Several issues deserve further discussion. Phase 2 dose-finding trials are specifically designed to evaluate the safety of drugs, and detail and effort to evaluate secondary ischemic outcomes may be lower than those for primary outcomes. Therefore, potential risk exists for nondifferential misclassification of secondary ischemic outcomes, a type of information bias that will direct the odds ratio toward the null (ie, to an odds ratio of 1). This bias may have diluted the beneficial effects of NOACs in the study by Komócsi et al.6 However, the overall results for beneficial and harmful effects in the meta-analysis are mostly driven by data from the 2 phase 3 trials (Apixaban for the Prevention of Acute Ischemic and Safety Events–2 [APPRAISE-2] and Anti-Xa Therapy to Lower Cardiovascular Events in Addition to Standard Therapy in Subjects With Acute Coronary Syndrome–Thrombolysis in Myocardial Infarction 51 [ATLAS ACS–TIMI 51]), in which the ascertainment of mortality, ischemic events, and safety outcomes was appropriate. These 2 trials gave contradictory effects for efficacy outcomes. The APPRAISE-2 trial included older and sicker populations than the ATLAS ACS–TIMI 51 trial, and higher rates of the primary efficacy outcomes were seen in the former trial. Therefore, more of these events in the APPRAISE-2 trial may have corresponded to a different pathogenesis that was less related to thrombotic events and less responsive to NOACs.5 Also, the APPRAISE-2 trial was terminated prematurely, without a definitive conclusion on efficacy.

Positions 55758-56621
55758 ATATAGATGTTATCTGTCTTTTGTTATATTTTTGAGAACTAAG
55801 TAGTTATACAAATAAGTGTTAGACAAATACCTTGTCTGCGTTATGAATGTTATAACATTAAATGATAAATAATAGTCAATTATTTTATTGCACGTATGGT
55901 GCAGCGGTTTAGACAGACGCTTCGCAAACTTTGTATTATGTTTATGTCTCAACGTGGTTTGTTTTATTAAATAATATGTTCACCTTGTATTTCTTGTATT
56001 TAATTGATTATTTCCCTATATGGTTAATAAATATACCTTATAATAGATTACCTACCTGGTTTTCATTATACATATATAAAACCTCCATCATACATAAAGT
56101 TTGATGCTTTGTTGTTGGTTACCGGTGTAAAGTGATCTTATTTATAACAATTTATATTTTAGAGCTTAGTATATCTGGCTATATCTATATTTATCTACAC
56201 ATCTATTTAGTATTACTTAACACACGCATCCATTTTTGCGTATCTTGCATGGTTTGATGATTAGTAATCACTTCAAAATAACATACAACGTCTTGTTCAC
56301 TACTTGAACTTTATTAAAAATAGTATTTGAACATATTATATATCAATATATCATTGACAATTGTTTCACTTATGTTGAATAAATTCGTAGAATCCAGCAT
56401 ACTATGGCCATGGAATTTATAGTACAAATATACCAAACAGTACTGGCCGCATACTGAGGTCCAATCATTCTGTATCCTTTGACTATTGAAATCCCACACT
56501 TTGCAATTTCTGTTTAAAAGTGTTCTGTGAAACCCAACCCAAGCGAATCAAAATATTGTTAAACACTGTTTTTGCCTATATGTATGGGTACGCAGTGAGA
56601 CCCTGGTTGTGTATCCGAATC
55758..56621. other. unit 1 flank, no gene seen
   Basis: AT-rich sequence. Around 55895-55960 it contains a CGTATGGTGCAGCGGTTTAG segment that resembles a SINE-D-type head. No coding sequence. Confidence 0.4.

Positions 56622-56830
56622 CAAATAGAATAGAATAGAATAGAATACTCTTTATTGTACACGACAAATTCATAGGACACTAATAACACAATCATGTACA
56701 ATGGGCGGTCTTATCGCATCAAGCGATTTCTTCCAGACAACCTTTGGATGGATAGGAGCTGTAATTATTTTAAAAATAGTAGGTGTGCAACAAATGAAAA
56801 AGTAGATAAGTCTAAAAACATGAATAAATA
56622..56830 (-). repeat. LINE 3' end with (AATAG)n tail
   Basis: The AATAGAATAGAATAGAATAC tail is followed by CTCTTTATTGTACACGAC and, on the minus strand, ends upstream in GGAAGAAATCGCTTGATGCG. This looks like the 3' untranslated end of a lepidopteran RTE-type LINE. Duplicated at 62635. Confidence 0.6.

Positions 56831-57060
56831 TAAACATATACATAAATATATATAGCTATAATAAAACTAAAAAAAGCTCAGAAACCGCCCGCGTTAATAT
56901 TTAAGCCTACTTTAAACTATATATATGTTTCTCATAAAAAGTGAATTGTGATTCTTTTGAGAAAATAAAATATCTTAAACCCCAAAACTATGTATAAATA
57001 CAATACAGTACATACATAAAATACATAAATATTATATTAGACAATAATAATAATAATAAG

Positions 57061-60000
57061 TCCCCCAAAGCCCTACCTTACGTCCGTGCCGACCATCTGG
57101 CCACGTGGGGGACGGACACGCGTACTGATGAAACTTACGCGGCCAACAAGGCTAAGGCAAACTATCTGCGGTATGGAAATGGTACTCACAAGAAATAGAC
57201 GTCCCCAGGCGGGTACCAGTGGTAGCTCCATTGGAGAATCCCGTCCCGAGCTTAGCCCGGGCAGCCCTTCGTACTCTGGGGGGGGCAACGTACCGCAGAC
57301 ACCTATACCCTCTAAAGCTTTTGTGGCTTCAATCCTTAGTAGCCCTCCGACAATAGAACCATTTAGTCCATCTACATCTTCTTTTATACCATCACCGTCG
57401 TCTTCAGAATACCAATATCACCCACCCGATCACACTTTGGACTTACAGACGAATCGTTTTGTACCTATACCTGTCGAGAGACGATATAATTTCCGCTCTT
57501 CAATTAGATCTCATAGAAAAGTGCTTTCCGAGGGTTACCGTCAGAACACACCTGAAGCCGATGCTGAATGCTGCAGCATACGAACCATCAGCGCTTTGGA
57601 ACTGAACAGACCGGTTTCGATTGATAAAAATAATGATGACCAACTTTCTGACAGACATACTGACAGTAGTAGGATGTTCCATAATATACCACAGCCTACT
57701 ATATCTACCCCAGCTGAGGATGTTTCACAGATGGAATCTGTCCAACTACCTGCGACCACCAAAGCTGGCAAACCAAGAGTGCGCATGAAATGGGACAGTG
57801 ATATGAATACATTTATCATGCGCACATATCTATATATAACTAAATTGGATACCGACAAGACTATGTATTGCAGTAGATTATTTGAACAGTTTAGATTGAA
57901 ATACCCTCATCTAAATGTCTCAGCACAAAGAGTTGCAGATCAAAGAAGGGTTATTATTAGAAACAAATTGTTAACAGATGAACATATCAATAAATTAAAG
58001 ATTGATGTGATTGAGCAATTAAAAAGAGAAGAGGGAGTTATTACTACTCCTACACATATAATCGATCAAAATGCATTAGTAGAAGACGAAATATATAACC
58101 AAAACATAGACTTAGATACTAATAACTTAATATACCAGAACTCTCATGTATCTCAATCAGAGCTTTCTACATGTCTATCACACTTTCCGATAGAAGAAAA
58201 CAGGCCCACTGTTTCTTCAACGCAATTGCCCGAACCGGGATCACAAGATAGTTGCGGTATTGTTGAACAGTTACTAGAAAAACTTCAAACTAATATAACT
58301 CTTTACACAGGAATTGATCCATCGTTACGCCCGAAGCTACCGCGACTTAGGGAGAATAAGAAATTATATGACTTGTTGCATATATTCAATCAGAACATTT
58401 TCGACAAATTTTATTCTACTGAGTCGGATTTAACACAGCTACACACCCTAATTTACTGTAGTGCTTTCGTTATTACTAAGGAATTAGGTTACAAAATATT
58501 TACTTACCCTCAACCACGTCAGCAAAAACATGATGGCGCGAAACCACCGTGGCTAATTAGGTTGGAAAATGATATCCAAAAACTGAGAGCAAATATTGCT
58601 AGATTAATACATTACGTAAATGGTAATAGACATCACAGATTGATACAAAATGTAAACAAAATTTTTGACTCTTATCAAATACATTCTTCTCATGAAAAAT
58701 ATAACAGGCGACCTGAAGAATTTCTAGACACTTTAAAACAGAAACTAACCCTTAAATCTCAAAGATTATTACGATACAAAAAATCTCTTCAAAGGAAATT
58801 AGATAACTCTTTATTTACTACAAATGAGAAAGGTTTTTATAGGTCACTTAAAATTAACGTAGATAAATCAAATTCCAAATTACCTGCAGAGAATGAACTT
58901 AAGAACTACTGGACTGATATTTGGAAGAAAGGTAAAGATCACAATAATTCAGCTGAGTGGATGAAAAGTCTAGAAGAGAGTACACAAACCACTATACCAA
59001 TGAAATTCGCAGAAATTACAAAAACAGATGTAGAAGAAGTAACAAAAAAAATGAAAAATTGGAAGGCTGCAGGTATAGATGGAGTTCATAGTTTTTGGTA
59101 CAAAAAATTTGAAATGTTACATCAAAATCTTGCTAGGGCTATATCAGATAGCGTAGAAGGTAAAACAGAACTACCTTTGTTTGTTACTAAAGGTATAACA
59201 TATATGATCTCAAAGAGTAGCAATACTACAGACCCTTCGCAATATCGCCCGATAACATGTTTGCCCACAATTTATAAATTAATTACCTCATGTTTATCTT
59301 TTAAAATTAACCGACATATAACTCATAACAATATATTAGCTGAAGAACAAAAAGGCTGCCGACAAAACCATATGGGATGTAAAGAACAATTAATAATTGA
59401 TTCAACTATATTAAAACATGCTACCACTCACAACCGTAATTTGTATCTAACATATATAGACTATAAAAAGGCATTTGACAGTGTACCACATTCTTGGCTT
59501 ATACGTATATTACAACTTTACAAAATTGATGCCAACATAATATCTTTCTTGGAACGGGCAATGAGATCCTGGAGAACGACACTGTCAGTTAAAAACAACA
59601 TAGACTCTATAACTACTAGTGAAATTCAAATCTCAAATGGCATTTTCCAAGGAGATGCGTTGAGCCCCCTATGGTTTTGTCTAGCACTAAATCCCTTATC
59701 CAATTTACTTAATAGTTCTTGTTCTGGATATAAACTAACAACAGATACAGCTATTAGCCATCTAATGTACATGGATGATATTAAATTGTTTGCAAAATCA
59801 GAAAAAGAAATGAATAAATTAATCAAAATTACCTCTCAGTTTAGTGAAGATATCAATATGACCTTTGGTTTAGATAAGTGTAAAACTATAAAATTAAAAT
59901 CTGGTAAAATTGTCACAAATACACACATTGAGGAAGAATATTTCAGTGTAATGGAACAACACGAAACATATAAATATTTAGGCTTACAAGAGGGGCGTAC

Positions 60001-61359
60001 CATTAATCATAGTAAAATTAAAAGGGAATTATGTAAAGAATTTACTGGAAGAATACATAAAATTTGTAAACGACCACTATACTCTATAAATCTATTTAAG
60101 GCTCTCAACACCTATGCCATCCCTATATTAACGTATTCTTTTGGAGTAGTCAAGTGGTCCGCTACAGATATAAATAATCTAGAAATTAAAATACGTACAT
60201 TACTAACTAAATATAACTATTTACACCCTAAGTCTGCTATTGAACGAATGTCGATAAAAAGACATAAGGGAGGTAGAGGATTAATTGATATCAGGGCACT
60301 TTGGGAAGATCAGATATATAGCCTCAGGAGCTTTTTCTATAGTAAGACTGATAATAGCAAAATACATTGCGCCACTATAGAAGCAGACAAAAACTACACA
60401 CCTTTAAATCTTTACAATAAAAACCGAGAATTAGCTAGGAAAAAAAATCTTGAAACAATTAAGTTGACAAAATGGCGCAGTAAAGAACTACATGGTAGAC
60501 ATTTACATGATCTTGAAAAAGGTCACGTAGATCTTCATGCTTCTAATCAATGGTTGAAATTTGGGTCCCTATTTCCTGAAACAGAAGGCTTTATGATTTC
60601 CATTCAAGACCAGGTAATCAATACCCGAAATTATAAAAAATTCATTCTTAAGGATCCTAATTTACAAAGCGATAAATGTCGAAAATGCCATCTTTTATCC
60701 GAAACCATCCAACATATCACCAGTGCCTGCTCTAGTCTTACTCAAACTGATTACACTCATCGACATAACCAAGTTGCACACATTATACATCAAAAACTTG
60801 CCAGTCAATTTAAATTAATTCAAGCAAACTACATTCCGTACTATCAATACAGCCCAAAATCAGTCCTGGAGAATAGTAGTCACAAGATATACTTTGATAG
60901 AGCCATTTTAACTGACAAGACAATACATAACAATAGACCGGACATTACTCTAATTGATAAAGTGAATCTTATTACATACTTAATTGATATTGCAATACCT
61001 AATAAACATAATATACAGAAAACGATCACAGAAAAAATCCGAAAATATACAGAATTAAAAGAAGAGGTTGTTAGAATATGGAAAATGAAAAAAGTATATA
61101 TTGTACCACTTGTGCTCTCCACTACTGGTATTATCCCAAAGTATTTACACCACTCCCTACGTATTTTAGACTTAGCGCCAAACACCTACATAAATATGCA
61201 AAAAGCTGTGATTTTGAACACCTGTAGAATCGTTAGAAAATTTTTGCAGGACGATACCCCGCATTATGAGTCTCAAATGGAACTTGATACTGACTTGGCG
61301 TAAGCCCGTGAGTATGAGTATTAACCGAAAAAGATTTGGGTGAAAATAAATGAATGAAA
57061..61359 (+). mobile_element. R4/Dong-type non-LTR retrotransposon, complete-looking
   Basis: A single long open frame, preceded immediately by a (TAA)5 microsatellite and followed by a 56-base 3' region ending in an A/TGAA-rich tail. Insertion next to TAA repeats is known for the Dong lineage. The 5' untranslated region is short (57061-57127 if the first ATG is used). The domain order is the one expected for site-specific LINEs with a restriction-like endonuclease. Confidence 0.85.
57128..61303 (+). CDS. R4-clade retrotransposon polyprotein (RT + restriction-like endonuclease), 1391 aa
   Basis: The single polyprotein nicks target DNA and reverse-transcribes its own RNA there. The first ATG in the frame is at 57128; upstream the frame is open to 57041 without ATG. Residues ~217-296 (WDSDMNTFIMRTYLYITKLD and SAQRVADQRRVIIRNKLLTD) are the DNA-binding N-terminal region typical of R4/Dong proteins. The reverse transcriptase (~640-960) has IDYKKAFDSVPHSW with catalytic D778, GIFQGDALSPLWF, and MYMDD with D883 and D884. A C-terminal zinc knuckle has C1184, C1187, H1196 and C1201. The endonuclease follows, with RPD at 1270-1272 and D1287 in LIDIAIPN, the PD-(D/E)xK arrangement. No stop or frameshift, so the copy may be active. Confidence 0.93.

In the meta-analysis by Komócsi et al,6 the composite of ischemic events included death instead of cardiovascular death. This may seem counterintuitive because different causes of death do not follow the same pathogenesis of ischemic events. However, there are other causes of cardiovascular death that are not ischemic. Probably, the best term to describe the composite outcome of benefit would have been composite efficacy outcome, to resemble the nomenclature provided by the individual trials. Indeed, the Oral Ximelagatran for Secondary Prophylaxis After Myocardial Infarction (ESTEEM), Study Evaluating Safety, Tolerability and Efficacy of YM150 in Subjects With Acute Coronary Syndromes (RUBY-1), and Rivaroxaban in Combination With Aspirin Alone or With Aspirin and a Thienopyridine in Patients With Acute Coronary Syndromes–Thrombolysis in Myocardial Infarction 46 (ATLAS ACS–TIMI 46) trials reported overall death as part of the composite efficacy outcomes. The use of composite outcomes has several advantages and disadvantages compared with the use of individual outcomes.7 In particular, the effect of the NOACs on the composite efficacy outcome may be masked by the nonsignificant effect on overall death. The effect on the composite efficacy outcome would have been more significant without considering death. However, death is such a strong, hard outcome that its inclusion in evaluating efficacy outweighs its weak to moderate relationship with ischemia.